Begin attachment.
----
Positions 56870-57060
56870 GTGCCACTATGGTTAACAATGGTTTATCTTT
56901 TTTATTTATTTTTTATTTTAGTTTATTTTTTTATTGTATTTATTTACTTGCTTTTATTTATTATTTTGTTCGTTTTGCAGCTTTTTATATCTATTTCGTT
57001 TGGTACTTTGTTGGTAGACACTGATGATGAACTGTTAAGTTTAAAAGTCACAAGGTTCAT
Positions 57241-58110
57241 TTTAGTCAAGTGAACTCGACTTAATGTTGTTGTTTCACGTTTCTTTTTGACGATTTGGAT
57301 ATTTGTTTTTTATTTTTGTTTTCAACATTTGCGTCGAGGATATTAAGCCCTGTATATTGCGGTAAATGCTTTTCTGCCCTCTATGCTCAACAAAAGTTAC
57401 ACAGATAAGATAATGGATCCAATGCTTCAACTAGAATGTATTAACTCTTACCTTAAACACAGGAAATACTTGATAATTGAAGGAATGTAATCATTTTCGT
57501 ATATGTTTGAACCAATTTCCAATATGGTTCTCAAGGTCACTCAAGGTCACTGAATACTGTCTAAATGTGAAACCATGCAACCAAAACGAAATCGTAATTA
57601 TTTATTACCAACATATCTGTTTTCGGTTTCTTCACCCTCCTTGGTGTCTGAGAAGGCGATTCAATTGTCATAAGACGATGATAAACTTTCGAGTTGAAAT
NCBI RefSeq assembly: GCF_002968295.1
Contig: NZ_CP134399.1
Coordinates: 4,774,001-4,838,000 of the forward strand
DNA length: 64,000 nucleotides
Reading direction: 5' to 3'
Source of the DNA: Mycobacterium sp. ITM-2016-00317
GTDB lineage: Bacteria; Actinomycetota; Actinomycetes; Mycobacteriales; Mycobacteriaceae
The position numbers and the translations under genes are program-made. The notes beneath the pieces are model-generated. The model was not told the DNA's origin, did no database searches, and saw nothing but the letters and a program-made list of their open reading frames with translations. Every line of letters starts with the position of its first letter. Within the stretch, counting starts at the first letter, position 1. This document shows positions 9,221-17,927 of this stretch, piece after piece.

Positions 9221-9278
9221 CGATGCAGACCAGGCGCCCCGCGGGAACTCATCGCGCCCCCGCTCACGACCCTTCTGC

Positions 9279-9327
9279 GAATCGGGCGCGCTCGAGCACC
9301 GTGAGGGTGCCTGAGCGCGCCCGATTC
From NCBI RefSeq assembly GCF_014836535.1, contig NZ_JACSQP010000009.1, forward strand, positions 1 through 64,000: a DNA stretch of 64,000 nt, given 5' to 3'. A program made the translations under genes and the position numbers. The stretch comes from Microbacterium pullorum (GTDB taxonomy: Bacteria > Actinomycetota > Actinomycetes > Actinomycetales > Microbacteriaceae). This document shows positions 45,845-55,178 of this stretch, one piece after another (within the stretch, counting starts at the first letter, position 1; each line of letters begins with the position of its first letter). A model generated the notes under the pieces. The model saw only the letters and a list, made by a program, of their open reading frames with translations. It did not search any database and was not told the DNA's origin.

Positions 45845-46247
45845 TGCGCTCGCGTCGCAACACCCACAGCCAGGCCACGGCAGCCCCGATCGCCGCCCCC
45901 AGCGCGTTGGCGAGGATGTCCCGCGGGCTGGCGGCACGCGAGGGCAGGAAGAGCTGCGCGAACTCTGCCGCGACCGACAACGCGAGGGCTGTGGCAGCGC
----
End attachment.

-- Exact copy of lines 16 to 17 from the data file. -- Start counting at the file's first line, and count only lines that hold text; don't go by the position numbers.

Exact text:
Source of the DNA: Mycobacterium sp. ITM-2016-00317
GTDB lineage: Bacteria; Actinomycetota; Actinomycetes; Mycobacteriales; Mycobacteriaceae